They’re right. We can’t keep doing this. It’s long past time for federal and state officials to come together on how Lake Lanier should be used and how the water in the Chattahoochee River basin should be shared. The so-called tri-state water wars have dragged on too long with no solution, even as a handful of lawsuits are pending in federal court. We’re long overdue for a resolution.

Some help may be on the way in the form of federal stimulus money. As part of the massive fiscal package geared toward priming the nation’s economic pump, the corps will get $293 million for 172 projects in Georgia, Alabama, Florida and Mississippi.

Some $8.3 million is targeted for improvements at Buford Dam and Lanier, $3 million of that to help finish the corps’ long-awaited update of the ACF water control manual. The manual will allow the corps to finally include water supply as a key function of the lake. The absence of that stated purpose in the original manual from the 1950s is the yeast that has given rise to some of the lawsuits concerning water releases.

The revised document would set guidelines for how much water should be released from Lanier under various circumstances, a blueprint that has been missing during the water dispute.

Lanier originally was impounded for flood control, navigation, hydroelectric power and recreation. But that’s when the metro Atlanta area was home to barely a million people and the Chattahoochee was an adequate source of water. Things change; growth has made Lanier more vital as a water supply for surrounding communities and others downstream, and that reality needs to be reflected in the manual.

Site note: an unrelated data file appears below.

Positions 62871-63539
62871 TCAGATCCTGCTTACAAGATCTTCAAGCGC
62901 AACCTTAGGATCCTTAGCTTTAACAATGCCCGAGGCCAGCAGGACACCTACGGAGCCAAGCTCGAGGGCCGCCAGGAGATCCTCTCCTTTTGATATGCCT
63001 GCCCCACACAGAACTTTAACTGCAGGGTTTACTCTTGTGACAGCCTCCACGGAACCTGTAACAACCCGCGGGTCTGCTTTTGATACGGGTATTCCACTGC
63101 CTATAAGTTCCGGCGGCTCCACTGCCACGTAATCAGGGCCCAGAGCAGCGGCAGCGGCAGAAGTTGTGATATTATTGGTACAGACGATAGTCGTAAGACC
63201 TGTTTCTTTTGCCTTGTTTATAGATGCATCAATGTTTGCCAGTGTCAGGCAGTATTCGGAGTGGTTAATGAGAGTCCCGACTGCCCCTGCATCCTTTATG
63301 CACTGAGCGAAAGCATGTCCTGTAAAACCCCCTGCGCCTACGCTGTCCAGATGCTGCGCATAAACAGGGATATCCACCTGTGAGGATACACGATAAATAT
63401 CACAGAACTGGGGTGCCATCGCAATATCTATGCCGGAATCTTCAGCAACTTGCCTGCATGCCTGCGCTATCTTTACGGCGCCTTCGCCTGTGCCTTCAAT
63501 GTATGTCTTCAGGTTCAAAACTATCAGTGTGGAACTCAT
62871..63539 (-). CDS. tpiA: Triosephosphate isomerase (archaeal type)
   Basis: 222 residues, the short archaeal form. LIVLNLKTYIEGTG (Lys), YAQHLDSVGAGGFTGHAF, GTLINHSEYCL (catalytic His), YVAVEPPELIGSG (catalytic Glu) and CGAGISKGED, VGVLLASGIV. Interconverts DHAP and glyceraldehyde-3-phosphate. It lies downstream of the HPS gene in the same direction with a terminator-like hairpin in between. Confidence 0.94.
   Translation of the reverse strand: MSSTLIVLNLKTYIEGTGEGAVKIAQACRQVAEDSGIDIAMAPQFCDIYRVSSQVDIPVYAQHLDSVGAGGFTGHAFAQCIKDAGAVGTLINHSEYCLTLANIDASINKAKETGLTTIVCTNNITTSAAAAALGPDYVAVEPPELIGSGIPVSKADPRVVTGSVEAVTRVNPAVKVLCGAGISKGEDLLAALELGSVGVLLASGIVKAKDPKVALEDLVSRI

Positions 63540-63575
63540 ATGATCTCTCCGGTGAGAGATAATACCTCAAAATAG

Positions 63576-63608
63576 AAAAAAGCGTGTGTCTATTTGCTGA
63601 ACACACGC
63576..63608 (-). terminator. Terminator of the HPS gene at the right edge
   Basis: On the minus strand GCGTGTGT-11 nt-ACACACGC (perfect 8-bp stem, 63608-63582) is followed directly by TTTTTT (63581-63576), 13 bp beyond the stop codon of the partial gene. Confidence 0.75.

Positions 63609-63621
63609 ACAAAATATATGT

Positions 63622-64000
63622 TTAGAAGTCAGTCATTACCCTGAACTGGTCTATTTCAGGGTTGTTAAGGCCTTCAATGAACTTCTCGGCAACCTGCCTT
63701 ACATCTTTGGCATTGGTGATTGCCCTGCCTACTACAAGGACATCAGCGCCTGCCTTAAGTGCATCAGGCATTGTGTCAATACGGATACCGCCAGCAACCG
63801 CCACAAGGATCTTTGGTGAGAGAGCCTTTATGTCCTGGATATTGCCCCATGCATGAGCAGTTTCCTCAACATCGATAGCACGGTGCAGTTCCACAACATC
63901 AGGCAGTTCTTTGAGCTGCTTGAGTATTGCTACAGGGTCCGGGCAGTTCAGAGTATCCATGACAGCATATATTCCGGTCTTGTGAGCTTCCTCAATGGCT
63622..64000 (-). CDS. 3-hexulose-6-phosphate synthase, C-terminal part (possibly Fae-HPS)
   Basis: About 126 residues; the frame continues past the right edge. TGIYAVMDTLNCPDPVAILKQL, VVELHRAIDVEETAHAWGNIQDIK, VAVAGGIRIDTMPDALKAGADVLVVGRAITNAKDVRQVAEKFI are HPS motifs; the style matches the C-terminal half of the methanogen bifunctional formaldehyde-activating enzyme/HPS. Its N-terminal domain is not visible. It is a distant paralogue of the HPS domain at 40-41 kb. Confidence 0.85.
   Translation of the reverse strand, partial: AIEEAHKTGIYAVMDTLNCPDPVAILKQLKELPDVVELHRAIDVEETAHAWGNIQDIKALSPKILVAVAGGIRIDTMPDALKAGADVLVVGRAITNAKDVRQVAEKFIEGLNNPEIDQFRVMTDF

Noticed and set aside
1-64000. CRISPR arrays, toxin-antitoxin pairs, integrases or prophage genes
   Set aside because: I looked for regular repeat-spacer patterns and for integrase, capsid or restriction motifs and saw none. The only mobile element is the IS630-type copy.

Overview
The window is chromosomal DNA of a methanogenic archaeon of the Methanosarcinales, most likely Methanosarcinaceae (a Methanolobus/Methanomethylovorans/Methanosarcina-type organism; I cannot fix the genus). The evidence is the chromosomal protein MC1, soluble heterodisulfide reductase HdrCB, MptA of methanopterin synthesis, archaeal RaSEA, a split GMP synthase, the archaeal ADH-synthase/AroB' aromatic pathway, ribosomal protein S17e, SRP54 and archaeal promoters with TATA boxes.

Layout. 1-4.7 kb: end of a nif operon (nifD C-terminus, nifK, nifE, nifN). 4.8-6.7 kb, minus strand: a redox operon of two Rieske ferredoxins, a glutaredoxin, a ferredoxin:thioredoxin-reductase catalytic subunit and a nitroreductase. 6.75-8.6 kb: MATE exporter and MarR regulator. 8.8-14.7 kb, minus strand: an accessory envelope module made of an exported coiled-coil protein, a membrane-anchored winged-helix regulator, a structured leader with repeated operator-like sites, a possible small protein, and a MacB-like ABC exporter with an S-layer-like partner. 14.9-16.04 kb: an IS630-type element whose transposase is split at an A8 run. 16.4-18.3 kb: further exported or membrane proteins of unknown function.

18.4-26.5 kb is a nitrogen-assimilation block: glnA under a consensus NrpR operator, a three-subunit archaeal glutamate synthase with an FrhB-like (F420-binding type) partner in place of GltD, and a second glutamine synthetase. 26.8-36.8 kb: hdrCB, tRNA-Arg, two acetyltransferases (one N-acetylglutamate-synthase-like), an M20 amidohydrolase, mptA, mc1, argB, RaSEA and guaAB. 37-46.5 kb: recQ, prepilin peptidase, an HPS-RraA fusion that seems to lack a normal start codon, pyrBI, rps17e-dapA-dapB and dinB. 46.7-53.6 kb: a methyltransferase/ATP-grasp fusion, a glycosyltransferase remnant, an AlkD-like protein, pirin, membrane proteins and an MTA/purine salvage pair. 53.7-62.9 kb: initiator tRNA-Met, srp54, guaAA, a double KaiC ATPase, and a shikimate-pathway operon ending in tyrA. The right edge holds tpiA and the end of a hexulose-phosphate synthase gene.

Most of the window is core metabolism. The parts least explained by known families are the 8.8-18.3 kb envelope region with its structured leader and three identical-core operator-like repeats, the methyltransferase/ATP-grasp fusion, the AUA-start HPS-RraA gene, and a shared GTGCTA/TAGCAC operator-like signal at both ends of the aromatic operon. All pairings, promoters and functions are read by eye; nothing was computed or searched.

The hope is that the manual’s update will help put an end to the pointless, interminable arguments over what Lanier’s key uses should be. Everyone downstream wants a piece of the action, but there’s only so much water to go around. If this precious resource is frittered away one bucketful at a time, it won’t be there for anyone a generation from now.

That’s also why the increased dam releases need to stop before the lake levels begin falling. Already, the weather has warmed and the soaking rains have given way to clearer skies and a few scattered showers. As summer approaches, increased evaporation will take its toll on the lake’s water levels, no matter how much is sent downstream.

The corps clearly is aware of this with its policy toward allowing dock permits. The moratorium on allowing dock construction hasn’t been eased because corps officials say the levels must remain at or above 1,064 feet for 30 days to ensure it won’t drop. That indicates they are prepared for a dry summer and dropping levels. If that standard is going to apply to docks, it should weigh into water needs as well.

But time remains an issue. The rewriting of the water manual could offer long-term relief, and we don’t know yet how the federal courts will rule on the various suits concerning Lanier’s water. Yet right now, the weather is getting hotter, the rains are slacking off and the dam’s gates are opening more frequently.

That’s an equation that adds up to trouble if someone doesn’t step in now and shut the door.